4) Go hungry. Portions are ample and a cup of one of the hot soups make a great add-on for a full meal.
To find a location near you, visit: http://salata.com/location/find and enjoy "Salata" great food.

Wednesday, June 11, 2014

Great gluten-free barbecue ideas and rich flavors for everyone

It can be difficult to find a variety of flavors in sauces, marinades, and spice rubs that are gluten-free. Look no further - there is Stubb's Legendary Bar-B-Q for everyone. (http://www.stubbsbbq.com)

Spice rubs come in four blends, and the 
Bar-B-Q and Steakrubs are particularly good - they are not only great rubs for meats, they also can be used for other dishes. Mixed into ground beef for an awesome grilled hamburger, or used as a sprinkle on top of a baked potato with butter and cheese, these rubs do double and triple duty in your kitchen.
Marinades come in six flavors. For the average cook, theChicken Citrus & Onion Marinade is a great staple to add to your pantry. Whether grilling chicken, or baking up some chicken tenders for a whole crowd, you can put the chicken in one or two zip lock plastic bags with the marinade in your fridge the night before for a deep flavor. Then grill or bake it all the next day for easy preparation - and time to enjoy your company. For the little more adventurous, try the Green Chile Marinade made with Hatch chilis, garlic, and lime as an enhancement to grilled or baked fish (like tilapia) and chicken and pork will work well, too. These two marinades give you many, many options.
Sauces also come in six flavors. Three varieties that will please everyone are the Spicy All Natural Bar-B-Q, theSticky Sweet, and the Original Bar-B-Q sauces. Whether basting your grilling meats as they cook or using them as a warmed-up dipping sauce after the meat is cooked, these sauces are deeply flavored and delicious. Most important, all sauces are made with pure cane sugar and molasses for sweetness (not high fructose corn syrup) for a richer, high quality product.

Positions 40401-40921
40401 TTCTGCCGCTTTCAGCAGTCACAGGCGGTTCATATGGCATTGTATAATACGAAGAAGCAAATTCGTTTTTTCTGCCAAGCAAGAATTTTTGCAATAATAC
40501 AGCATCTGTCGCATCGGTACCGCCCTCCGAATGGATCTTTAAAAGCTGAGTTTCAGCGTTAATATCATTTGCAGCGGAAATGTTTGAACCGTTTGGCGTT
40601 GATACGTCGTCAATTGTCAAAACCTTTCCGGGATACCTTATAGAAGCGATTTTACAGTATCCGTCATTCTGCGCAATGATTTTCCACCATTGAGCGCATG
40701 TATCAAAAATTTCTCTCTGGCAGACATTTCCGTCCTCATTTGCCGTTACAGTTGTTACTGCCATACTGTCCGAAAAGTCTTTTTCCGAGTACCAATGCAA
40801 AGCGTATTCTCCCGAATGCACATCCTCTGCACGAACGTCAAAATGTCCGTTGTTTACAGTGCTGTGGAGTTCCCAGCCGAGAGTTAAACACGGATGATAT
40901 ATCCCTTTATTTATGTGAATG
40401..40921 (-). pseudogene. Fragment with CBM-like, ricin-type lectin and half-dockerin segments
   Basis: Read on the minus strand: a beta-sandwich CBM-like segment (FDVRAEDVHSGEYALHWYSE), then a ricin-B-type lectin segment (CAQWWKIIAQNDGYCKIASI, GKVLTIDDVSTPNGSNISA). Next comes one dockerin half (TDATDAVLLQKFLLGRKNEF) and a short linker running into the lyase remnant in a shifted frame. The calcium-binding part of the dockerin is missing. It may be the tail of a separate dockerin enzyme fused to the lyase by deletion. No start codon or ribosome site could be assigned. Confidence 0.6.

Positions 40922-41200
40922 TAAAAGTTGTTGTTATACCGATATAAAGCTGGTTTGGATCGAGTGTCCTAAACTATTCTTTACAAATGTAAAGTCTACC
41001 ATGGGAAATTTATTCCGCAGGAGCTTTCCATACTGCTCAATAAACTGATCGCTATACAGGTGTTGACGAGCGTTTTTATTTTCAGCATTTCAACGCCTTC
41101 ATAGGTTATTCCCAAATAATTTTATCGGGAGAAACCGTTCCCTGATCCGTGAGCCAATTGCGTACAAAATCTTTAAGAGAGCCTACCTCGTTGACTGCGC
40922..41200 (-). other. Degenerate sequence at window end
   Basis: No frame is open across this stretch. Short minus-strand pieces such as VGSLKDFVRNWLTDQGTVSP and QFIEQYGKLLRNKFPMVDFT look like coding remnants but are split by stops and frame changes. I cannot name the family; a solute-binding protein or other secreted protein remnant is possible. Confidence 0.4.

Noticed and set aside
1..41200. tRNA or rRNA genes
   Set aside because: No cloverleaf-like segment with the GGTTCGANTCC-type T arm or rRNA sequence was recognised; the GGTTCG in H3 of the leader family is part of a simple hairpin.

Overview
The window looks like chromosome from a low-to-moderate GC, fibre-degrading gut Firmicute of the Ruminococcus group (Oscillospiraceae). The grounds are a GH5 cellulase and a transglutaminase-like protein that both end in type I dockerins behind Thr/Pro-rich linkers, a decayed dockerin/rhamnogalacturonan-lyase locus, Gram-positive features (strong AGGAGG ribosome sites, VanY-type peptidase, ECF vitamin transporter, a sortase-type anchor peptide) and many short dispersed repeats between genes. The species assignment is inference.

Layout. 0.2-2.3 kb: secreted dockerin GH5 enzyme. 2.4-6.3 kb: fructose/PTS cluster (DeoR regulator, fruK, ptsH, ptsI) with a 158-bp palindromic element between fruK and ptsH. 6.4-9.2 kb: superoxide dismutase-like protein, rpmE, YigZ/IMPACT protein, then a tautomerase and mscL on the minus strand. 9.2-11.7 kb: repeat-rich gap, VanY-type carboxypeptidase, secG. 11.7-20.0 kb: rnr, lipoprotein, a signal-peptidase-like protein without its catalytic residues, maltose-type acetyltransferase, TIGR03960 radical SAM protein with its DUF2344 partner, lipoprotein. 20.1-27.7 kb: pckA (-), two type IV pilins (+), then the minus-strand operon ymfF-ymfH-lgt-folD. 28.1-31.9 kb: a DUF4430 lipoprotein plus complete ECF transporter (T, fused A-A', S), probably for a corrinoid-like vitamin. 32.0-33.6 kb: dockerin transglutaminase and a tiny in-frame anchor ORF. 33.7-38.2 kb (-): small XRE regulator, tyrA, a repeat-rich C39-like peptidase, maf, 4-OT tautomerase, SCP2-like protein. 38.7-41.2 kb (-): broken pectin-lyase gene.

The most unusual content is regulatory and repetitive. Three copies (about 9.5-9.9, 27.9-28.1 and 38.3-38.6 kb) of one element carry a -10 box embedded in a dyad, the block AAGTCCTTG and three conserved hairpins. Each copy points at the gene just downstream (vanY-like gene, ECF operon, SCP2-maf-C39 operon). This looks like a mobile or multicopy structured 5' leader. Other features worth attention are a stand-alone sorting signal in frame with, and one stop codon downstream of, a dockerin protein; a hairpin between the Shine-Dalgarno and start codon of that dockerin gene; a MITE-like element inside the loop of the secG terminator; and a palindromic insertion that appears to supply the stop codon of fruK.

For even more recipes that are easy and will please a summer crowd at your house, visit Stubb's recipe page on their website at: http://www.stubbsbbq.com/recipes/ Then, sit back and share some great food that can be enjoyed by everyone.

Thursday, June 5, 2014

Zoe's Kitchen at Preston Road & Park Blvd - something for everyone

The outrageously rich flourless chocolate cake that became a restaurant dessert menu staple several years ago is an excellent example of foods that do ‘double duty’ for diners. Flourless chocolate cake is often described as ‘an indulgent treat for chocolate lovers.’ If you have ever had this cake, you know that it is as described. And, this cake is also gluten-free (though rarely is it advertised or written about that way).
Back in the 1970’s when the first version of a famous diet doctor’s low carb diet became popular, in the disallowed food list happened to be everything that contained wheat and almost all grains, too. As many people decided that eating low-carb was the best diet for them, they didn’t even realize that they were also eating a gluten-free diet. Hmm… see where this is going?
Sometimes, it may be better not to ask about gluten-free restaurant menu selections. Sometimes it is better to ask for low-carb or vegan options. Why, you may ask?
Many establishments believe that is they offer an item as gluten-free, they must certify it to be from a no cross-contamination environment. This simply isn’t so. People with Celiac disease who must eaten pure gluten-free foods know this. Those who are not sensitive to cross-contamination do, too.
If an establishment wants to certify an item as gluten-free, there are steps the must take to do so and insure that these steps are followed. However, any place can offer a wide variety and selection of foods that fit many people’s needs – and offer a short disclaimer as to the possibility of cross-contamination as open disclosure.
As a restaurant customer, by keeping your mind open to what different menus provide and how other dietary selections can also meet a gluten-free standard, you can have better dining experiences.
A restaurant you might want to check out is Zoe’s Kitchen (http://zoeskitchen.com for locations and menu), and before going take a look at their ‘Live Mediterranean’ style with options for everyone.http://zoeskitchen.com/LiveMediterranean.aspx